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You have a fair nine-sided die, where the faces are numbered from $1$ to $9.$ You roll the die repeatedly, and write the number consisting of all your rolls so far, until you get a multiple of $3.$ For example, you could roll an $8,$ then a $2,$ then a $5.$ You would stop at this point, because $825$ is divisible by $3$, but $8$ and $82$ are not.

Find the expected number of times that you roll the die.

I am fairly new to the concept of expected value, and I don't really know how to go about solving this. It would be great if someone could help.

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A number is divisible by 3 if and only if the sum of its digits are divisible by 3. Also, note that rolling a die with nine sides, we always have a 1 in 3 chance of getting a number that makes the sum divisible by 3 (because of the 9 values the sum could take, 3 must be divisible by 3). This is independent of the value we're currently at, so this is just a geometric random variable with $p=1/3$ and the expected number of trials is $E(X) = 1/p = 3$

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  • $\begingroup$ If I remember correctly $E[X]=\frac{1-p}p$ $\endgroup$ Dec 10, 2019 at 22:25
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    $\begingroup$ To add on to your answer, whenever we don't get a number divisible by $3$, we arrive at a number that is equivalent to $1$ or $2$ modulo $3$. In the first case, we need to roll a number that is equivalent to $2$ modulo $3$; in the latter, we need a number equivalent to $1$ modulo $3$. In both situations we have a $1/3$ chance to create a number that is divisible by $3$, which is why it is independent of the value we are currently at. (+1) $\endgroup$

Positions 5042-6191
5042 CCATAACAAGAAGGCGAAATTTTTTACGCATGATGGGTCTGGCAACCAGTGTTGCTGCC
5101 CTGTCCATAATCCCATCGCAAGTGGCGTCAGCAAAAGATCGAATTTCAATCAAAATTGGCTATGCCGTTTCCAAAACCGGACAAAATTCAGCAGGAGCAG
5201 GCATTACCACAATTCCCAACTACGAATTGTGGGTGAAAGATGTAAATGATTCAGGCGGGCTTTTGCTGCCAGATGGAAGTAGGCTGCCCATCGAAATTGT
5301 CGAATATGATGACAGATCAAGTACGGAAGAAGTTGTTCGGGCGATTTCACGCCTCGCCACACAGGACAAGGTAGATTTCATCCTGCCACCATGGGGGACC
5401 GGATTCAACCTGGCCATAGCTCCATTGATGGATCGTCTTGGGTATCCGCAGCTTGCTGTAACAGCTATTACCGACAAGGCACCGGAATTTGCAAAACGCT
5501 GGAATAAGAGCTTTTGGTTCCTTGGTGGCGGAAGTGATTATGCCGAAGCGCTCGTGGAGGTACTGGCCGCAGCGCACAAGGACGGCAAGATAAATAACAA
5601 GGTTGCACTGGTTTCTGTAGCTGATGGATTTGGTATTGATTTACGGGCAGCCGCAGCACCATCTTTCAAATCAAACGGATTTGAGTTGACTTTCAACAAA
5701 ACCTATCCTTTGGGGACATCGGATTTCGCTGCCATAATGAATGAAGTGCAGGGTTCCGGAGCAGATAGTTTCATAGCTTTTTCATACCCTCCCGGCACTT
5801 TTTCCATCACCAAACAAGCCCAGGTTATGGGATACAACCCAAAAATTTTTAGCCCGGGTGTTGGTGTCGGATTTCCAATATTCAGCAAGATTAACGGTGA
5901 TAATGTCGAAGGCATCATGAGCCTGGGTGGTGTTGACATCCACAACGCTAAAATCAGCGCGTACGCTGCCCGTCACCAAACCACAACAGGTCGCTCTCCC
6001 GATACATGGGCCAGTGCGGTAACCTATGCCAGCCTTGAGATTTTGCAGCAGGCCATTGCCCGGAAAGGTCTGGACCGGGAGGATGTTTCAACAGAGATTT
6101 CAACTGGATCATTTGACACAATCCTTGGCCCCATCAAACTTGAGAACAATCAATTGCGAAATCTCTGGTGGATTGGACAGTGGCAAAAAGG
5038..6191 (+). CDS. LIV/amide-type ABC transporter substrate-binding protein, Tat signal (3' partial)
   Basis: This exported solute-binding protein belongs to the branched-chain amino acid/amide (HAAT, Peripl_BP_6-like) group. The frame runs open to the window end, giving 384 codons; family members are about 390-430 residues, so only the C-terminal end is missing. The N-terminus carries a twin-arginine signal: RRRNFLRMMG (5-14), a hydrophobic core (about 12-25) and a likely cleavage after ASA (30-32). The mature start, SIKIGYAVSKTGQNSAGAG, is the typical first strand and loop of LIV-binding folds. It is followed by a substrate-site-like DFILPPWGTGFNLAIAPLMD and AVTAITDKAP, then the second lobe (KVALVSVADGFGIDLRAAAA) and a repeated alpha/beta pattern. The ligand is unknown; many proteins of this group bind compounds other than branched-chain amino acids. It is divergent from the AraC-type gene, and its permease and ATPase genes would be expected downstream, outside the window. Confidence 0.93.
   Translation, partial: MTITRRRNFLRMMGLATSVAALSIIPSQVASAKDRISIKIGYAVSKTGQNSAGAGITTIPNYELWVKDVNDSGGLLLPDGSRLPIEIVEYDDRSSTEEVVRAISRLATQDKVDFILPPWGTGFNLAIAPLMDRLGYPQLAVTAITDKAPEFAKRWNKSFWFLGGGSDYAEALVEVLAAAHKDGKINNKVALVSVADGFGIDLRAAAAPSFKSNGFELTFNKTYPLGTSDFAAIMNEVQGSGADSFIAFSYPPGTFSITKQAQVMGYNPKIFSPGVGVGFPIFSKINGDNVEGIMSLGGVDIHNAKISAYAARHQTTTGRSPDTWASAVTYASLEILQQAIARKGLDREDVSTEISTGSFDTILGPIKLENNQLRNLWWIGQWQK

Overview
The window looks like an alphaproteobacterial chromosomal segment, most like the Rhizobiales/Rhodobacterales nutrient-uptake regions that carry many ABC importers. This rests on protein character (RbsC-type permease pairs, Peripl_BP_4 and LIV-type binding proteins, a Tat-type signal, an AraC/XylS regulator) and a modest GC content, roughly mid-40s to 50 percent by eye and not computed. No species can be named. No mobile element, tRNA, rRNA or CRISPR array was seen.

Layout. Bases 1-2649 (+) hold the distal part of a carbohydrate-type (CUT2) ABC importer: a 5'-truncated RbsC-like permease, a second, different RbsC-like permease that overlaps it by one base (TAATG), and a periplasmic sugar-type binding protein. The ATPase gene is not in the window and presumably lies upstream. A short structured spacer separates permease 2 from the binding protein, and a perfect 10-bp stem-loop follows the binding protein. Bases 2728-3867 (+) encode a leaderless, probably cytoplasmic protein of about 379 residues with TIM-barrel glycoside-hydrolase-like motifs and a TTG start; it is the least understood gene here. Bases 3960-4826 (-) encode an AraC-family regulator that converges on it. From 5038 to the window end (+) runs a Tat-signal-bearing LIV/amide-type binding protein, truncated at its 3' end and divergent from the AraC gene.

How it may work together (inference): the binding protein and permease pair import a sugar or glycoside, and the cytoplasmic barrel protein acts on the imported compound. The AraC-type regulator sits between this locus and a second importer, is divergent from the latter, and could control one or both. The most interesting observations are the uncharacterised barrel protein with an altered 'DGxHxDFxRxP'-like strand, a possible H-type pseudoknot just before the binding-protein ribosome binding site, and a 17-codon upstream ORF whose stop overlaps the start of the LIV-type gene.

– WaveX
    Dec 10, 2019 at 22:27
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    $\begingroup$ @ShubhamJohri I believe the distinction lies in whether we count the last dice roll. If we do it's 3; if not it's 2. $\endgroup$
    – marcelgoh
    Dec 10, 2019 at 22:34
  • $\begingroup$ Please do not discuss this problem! This is an active homework problem. @Rose Callihan: I realize that homework may be challenging. If you wish to receive some help from the staff or other students, I encourage you to use the resources that the online classes provide, such as the Message Board. Thanks. $\endgroup$
    – wonderman
    Dec 12, 2019 at 17:23

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